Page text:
Conservation – Science and Aesthetics

                  Science and Aesthetics in Conservation

Conservationists have struggled for decades to put their recommendations and management practices onto a sound and transparent scientific basis. The thought was that both government bodies and the public were more likely to apply the results of conservation research if results had the blessing of science.

That struggle may have been too successful; or perhaps, just too narrow. A purely scientific basis for conservation, or applied ecology, has omitted a critical variable – aesthetics. Critical because the publics that must support conservation practices, if they are to succeed, are very sensitive to aesthetic values. Application of the strength of that public sensitivity of aesthetics to science-based management could advance the goals of conservation. An example arose from work in the American Midwest. Landscape planners tried to get farmers to allow natural revegetation of fencerow corners and other bits of unused land to make them attractive to wild plants and wildlife. Farmers resisted until the planners added little fences around the revegetated bits. Purely aesthetic.

Why was aesthetics left out? Conservation scientists are not insensitive to aesthetics. But scientists have believed that their scientific methods don’t apply to elements of planning such as aesthetics. That is the realm of philosophers and science can’t approach such questions. Rigid partitioning of academic disciplines, journals and rewards also have worked against synthesis. Is it true that science can’t address aesthetics? What is the evidence? Why can’t we apply the scientific method of: accurate observation, creation of and testing of an hypothesis, in attempts to disprove it?

I witnessed one interesting attempt to bridge this gap. In Sweden, a management plan for a large rural landscape was being developed. Integral to the process, a public meeting was held to obtain input from the people on that land. The development of the plan had been largely done by computer modeling. Three alternative futures for the landscape had been developed. For the public meeting, a watercolour artist had been engaged to produce paintings of the appearance of the landscape under each of the three alternative futures. These were displayed for the public.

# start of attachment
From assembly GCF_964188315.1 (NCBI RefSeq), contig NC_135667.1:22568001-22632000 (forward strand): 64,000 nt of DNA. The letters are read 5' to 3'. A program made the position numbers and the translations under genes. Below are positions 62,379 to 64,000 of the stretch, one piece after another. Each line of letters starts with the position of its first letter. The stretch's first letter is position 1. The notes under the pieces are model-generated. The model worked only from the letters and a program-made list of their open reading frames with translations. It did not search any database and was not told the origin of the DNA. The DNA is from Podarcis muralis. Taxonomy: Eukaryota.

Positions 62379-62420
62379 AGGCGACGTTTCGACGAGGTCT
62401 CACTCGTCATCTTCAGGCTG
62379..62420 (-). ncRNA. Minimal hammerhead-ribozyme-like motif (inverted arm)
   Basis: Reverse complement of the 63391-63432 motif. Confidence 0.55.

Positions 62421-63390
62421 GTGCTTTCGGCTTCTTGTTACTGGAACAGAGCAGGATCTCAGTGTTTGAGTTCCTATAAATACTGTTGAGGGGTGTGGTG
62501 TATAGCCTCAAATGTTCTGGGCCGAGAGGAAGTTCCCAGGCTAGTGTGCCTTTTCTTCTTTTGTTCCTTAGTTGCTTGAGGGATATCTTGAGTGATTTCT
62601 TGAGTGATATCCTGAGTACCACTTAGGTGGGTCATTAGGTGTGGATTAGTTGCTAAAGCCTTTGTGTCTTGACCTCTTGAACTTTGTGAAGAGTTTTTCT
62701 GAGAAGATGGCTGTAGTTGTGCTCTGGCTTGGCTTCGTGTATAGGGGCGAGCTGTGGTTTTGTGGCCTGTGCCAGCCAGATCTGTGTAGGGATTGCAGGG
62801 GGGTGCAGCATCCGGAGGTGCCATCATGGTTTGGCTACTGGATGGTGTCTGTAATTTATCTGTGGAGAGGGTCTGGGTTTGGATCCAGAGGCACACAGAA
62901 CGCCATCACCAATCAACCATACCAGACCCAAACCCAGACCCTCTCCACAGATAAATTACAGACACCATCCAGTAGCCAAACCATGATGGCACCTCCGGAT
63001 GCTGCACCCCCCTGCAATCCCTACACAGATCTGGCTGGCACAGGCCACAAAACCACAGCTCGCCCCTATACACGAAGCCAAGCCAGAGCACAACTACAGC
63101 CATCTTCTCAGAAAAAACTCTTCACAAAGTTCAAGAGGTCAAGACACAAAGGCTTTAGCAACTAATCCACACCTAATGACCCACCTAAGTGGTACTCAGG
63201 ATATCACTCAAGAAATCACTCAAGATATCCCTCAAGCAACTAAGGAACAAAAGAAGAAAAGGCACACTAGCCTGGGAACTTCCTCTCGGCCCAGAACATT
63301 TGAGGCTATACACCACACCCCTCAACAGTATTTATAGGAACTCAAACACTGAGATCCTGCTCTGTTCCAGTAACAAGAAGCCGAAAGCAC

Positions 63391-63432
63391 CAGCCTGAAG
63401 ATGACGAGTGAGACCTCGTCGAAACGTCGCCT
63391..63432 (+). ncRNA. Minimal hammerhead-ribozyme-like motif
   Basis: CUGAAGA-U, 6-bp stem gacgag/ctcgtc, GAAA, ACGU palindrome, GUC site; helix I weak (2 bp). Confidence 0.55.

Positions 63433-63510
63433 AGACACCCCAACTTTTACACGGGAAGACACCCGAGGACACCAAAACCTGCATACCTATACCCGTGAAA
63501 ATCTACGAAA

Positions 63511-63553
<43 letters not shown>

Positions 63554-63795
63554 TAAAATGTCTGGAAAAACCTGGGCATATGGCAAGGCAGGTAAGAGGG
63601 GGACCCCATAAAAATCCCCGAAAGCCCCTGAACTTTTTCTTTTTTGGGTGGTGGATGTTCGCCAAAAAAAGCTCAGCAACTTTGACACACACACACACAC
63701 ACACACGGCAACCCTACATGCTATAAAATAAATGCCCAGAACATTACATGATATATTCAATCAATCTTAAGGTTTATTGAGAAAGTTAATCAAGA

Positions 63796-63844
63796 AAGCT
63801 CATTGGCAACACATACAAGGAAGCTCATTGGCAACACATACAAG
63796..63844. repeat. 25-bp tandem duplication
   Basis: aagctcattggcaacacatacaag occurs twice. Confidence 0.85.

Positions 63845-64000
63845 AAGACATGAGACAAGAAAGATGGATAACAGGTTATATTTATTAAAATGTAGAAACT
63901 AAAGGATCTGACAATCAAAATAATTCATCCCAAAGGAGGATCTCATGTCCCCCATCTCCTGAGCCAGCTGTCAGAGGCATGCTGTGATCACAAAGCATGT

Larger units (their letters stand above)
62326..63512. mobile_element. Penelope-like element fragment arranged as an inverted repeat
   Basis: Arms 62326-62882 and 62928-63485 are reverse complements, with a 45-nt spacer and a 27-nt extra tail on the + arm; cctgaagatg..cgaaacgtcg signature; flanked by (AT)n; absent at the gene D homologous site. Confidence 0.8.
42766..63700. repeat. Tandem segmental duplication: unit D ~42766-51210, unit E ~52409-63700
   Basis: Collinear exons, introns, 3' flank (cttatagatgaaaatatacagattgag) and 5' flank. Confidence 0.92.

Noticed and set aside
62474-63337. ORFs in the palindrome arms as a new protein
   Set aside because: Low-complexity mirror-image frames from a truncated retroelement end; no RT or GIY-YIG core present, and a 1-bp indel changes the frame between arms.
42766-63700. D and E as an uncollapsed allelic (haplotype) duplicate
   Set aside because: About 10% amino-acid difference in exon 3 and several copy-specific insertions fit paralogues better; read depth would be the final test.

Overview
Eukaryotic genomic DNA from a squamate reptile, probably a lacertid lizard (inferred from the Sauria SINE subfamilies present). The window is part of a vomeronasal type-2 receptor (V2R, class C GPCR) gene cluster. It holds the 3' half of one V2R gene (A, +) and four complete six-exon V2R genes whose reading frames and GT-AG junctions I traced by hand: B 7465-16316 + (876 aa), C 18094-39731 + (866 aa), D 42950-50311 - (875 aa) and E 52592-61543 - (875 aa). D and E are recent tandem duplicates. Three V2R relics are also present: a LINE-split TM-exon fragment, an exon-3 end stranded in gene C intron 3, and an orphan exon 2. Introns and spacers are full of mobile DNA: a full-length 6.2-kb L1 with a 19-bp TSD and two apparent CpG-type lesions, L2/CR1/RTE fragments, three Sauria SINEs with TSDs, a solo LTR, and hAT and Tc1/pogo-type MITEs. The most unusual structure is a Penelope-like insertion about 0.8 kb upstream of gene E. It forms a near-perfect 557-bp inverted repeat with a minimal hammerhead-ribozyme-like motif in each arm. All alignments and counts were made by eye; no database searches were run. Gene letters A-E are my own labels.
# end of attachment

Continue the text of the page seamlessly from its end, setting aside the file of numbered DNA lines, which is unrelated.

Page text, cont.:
But the alternative futures had been developed as computer models and in those models were all the assumptions and information about those three alternative landscapes. So scientists also were present, making those computer models available for examination. Those attending the meeting could do their thinking at the level of the watercolours, or they could raise questions from that view and ask those questions of the landscape modelers who would fire up their computers and investigate any questions at any level of detail, until the questioner was satisfied. Of course, the questioner could return to the aesthetics of the watercolours and raise more questions, return to the scientist and repeat the process. That public meeting was a good approach to melding the science and the aesthetics of landscape management.

Other ‘thinking outside the box’ has used evidence such as photographs of various ‘natural’ landscapes to present to urban dwellers to learn how they valued each landscape. Values stated by the viewers can be subjected to psychological and philosophical analyses and to statistical tests to state the confidence in results.

Surely scientists have the abilities to apply their ‘way of knowing’ to produce new knowledge that incorporates both classical scientific variables and solid evidence on aesthetic variables into a realistic synthesis that we could use to guide and facilitate ‘best management practices’ to address today’s conservation issues.

Leave a Reply




You can use these HTML tags

<a href="" title=""> <abbr title=""> <acronym title=""> <b> <blockquote cite=""> <cite> <code> <del datetime=""> <em> <i> <q cite=""> <s> <strike> <strong>